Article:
From that perspective he feels pride that the work that he's done in obscurity for years finally gets seen by his friends and colleagues who can now appreciate it for what it is.

Here are some more serious questions that occur to me:

  • If it is illegal for Wikileaks to publish cables that they received (from essentially a whistleblower in the Defense department) then why is it not equally illegal for the New York Times to publish them? Is it because the NYT is 'more reasonable' and will more likely do what the government wants them to do?

  • Think about having a thumb drive with 500,000 documents on it. What do you do with it? What's the point of making it available, even to someone with a 'need to know'? How do you make sense of it. Talk about trying to find a needle in a haystack. Chances are good that you won't. It brings up the importance of tools and systems to process, classify, summarize and in general make sense of it.

  • This leak appears to have been the work of a lone whistleblower. How is it even possible that a single person has access to such a huge collection of documents? Given the size of thumb drives (I just bought a 16Gig drive for under $30) keeping them from moving in and out of secure buildings is impossible. So the problem is access to the data, and ability to 'export it' at all.

Some final links if you are still with me. Look at this very interesting summary article in the New York Times, which comments on one of the questions I raise above:

"Mr. Packer is very much against the prosecution of WikiLeaks on grounds of treason because, he said, “discerning the legal difference between what WikiLeaks did and what news organizations do is difficult and would set a terrible precedent." (from The New York Times)

Look at this interesting post by David Weinberger, commenting on a fantastic article by Jeremy Wagstaff, who says:

"No, the problem that WikiLeaks unearths is that the most powerful nation on earth doesn’t seem to have any better way of working with all this information than anyone else. Each cable has some header material—who it’s intended for, who it’s by, and when it was written. Then there’s a line called TAGS, which, in true U.S. bureaucratic style doesn’t actually mean tags but “Traffic Analysis by Geography and Subject”—astate department system to organize and manage the cables. Many are two letter country or regional tags—US, AF, PK etc—while others are four letter subject tags—from AADP for Automated Data Processing to PREL for external political relations, or SMIG for immigration related terms." (from Jeremy Wagstaff: Data, Wikileaks and War")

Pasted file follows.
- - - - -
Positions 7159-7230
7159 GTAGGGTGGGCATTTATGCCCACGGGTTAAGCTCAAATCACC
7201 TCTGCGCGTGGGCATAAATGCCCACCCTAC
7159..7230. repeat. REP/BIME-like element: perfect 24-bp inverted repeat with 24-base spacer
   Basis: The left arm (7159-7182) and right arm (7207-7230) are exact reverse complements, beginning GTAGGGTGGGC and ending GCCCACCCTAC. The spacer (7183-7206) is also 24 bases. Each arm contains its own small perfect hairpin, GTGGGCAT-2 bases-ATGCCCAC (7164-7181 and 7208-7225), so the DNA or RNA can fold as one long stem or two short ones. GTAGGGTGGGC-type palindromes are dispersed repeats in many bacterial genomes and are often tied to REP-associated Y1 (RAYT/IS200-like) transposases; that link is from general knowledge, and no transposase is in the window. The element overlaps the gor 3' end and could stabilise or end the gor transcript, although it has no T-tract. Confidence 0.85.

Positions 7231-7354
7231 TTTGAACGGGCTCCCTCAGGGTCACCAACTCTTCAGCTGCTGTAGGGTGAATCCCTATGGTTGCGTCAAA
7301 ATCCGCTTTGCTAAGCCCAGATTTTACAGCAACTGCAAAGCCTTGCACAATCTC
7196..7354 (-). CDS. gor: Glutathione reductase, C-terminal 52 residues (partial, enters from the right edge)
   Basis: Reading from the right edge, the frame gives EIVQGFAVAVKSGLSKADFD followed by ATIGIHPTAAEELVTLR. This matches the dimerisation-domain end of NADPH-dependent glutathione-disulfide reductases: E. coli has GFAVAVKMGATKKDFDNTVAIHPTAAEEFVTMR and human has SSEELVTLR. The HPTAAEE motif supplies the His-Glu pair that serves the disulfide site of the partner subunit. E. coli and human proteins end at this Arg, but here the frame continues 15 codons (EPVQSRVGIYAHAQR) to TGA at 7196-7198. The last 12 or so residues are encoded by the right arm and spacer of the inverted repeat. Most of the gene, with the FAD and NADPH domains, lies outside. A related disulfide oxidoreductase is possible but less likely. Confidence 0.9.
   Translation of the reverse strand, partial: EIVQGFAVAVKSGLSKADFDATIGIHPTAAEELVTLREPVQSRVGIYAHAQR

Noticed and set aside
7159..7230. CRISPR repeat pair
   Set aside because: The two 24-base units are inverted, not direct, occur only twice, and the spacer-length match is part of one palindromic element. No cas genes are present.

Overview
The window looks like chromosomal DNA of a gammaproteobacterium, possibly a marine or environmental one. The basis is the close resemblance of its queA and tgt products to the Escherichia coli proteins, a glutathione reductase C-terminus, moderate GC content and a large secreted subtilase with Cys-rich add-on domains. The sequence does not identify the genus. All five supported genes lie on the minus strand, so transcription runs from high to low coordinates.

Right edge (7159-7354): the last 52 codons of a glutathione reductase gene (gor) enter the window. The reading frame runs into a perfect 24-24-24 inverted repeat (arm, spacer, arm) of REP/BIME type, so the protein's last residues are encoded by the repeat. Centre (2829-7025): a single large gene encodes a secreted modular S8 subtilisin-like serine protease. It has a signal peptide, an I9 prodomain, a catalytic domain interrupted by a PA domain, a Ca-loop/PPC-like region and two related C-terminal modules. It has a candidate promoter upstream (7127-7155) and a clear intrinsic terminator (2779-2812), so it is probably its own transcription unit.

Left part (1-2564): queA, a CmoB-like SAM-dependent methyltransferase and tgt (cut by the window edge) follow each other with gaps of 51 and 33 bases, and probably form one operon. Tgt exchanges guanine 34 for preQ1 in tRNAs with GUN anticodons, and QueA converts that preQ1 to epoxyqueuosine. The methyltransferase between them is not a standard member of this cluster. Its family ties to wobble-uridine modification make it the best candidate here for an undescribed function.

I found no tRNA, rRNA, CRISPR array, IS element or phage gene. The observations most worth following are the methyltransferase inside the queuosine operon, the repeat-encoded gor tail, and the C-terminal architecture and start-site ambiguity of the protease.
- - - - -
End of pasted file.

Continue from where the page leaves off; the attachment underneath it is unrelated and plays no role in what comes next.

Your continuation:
You see, this Wikileaks question raises some important and tricky questions, and they are not all about who called who by what name.

Space Geeks: Fantastic slow motion video of Shuttle Launch

Link: Space Geeks: Fantastic slow motion video of Shuttle Launch: ""

I've always been a major space travel fan and geek. This video linked from Engadget incredibly had me glued to my seat for almost 40 minutes. Some fantastic super slow motion footage of the launch.

Note especially how the two narrators just love the shuttle and love their jobs. They can't get enough of it, even after having seen this stuff a million times over.

Do you need to keep your cell phone in a protective case?

Link: Do you need to keep your cell phone in a protective case?: ""

Check out this really interesting Pogue article in the New York Times: "Gorilla Glass, the Smartphone's Unsung Hero". Here's a tidbit:

“It’s the screen of every touchscreen phone, like the iPhone and Android phone, plus the iPad and iPod Touch. It’s an amazing story. Corning invented this stuff in the ’60s, but didn’t know what to do with it. Then a few years ago, someone showed a piece of it to Steve Jobs. The guy dropped a piece of the glass into a bag full of keys and shook it hard; it came out without a scratch on it! Jobs immediately seized on the idea of using it for his iPhone. Today, Apple buys practically all the Gorilla Glass that Corning can make. Apple is the world’s No. 1 consumer of it.” (from Pogue article in the New York Times: "Gorilla Glass, the Smartphone's Unsung Hero")

Followup: Upgraded my iPhone from 3GS to 4 for MINUS $40.00

Link: Followup: Upgraded my iPhone from 3GS to 4 for MINUS $40.00: ""

Following up from yesterday's post, in fact, I was able to get $300 for my mint condition iPhone 3GS on Craig's list, and was able to buy a new iPhone 4 from Radioshack for $260 after tax!

So, if you have an iPhone 3GS in good condition, and your AT&T contract is up, then you should upgrade to an iPhone 4 and make $40 in the process. Cool!